Thanks to rising demand and shrinking supply, the median existing-home price for all housing types reached an all-time high in June.
According to the latest data from the National Association of Realtors, the median existing-homes sales price rose to $236,400, which exceeds the previous peak median sales price set in July 2006 of $230,400.
June’s total also rose 6.5% above June 2014.
In May, the median existing-home price for all housing types was $228,700, which was 7.9% above May 2014.
That marked the 39th consecutive month of year-over-year price gains, making June the 40th straight month of year-over-year price gains.
Despite record prices, existing-home sales also reached their highest pace in more than eight years.
Total existing-home sales, which are completed transactions that include single-family homes, townhomes, condominiums and co-ops, increased 3.2% to a seasonally adjusted annual rate of 5.49 million in June from a downwardly revised 5.32 million in May.
Sales are now at their highest pace since February 2007 (5.79 million), have increased year-over-year for nine consecutive months and are 9.6% above a year ago (5.01 million).
Lawrence Yun, NAR chief economist, said that buoyed by June’s solid gain in closings, this year’s spring buying season has been the strongest since the crisis began.
“Buyers have come back in force, leading to the strongest past two months in sales since early 2007,” Yun said. “This wave of demand is being fueled by a year-plus of steady job growth and an improving economy that’s giving more households the financial wherewithal and incentive to buy.”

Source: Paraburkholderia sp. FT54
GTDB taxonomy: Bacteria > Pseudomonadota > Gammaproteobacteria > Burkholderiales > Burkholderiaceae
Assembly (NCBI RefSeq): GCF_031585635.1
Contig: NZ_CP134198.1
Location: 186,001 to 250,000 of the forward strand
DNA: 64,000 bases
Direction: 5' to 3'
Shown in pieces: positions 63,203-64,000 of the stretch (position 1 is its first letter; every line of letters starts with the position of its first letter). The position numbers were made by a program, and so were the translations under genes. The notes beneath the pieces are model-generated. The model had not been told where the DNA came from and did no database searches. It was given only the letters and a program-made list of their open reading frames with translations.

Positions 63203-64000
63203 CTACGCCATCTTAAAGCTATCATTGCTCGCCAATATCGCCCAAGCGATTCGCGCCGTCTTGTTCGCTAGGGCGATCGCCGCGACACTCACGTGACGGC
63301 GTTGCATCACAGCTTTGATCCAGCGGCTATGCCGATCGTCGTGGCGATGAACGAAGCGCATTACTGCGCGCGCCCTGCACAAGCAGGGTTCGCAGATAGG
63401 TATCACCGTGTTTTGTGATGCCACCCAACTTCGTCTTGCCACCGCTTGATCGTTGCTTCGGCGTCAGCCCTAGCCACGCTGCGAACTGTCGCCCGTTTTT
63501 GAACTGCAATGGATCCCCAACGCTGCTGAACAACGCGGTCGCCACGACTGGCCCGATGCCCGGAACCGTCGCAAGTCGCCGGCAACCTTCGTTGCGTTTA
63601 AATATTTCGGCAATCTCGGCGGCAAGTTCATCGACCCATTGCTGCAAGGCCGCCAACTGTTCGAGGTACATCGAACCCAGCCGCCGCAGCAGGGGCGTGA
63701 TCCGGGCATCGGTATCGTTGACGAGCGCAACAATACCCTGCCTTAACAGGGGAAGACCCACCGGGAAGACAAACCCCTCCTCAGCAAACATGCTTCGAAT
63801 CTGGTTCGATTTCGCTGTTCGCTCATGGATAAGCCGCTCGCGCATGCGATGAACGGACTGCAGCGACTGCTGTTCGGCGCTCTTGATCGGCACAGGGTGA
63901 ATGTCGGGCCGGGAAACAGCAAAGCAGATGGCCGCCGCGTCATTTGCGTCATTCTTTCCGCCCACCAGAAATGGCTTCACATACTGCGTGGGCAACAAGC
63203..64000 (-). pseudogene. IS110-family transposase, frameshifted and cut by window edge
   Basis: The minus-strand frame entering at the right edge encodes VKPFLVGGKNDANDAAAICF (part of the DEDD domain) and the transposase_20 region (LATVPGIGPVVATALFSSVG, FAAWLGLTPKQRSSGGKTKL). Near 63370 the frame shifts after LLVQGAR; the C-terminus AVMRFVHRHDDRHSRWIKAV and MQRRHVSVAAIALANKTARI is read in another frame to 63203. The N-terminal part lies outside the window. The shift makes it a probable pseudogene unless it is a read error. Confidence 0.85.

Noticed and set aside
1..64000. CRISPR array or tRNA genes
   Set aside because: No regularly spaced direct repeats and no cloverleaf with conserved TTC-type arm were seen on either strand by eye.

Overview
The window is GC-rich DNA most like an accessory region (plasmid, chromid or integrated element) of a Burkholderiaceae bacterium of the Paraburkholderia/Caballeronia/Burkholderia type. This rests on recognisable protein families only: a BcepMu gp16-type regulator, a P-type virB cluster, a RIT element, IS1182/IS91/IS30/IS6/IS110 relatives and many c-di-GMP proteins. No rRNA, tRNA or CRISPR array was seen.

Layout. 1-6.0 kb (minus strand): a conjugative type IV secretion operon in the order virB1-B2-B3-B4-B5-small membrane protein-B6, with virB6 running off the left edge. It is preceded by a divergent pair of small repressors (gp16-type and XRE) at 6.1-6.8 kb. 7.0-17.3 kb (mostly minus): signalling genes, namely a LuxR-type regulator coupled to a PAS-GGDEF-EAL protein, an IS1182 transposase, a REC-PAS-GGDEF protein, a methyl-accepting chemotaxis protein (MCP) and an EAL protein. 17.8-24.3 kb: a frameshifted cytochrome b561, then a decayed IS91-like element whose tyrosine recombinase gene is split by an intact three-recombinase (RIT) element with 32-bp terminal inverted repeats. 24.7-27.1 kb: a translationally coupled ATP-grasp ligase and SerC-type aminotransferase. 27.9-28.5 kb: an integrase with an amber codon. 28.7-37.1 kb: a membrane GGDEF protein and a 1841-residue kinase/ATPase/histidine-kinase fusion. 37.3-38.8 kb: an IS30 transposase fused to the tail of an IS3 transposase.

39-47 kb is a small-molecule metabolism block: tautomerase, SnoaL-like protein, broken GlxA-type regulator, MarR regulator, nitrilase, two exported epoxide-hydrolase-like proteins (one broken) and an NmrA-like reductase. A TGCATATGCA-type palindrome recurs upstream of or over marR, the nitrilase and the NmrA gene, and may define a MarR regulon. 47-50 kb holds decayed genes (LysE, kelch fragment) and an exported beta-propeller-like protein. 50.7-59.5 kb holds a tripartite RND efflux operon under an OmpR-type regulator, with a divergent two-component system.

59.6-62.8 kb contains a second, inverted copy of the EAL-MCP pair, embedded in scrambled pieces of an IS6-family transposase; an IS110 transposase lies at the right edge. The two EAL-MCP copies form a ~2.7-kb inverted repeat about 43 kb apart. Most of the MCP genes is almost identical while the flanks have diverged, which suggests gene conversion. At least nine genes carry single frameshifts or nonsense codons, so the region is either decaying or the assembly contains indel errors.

According to NAR’s report, total housing inventory at the end of June rose slightly by 0.9% to 2.30 million existing homes available for sale, which is is 0.4% higher than the same time period a year ago (2.29 million).
Unsold inventory is at a 5.0-month supply at the current sales pace, down from 5.1 months in May.
“Limited inventory amidst strong demand continues to push home prices higher, leading to declining affordability for prospective buyers,” said Yun. “Local officials in recent years have rightly authorized permits for new apartment construction, but more needs to be done for condominiums and single-family homes.”
According to NAR’s report, the percent share of first-time buyers fell to 30% in June from 32% in May, but remained at or above 30% for the fourth consecutive month.
One year ago, first-time buyers represented 28% of all buyers.
NAR President Chris Polychron said that Realtors are reporting “drastic imbalances” of supply in relation to demand in many metro areas — especially in the West.
“The demand for buying has really heated up this summer, leading to multiple bidders and homes selling at or above asking price,” Polychron said. “Furthermore, tight inventory conditions are being exacerbated by the fact that some homeowners are hesitant to sell because they’re not optimistic they’ll have adequate time to find an affordable property to move into.”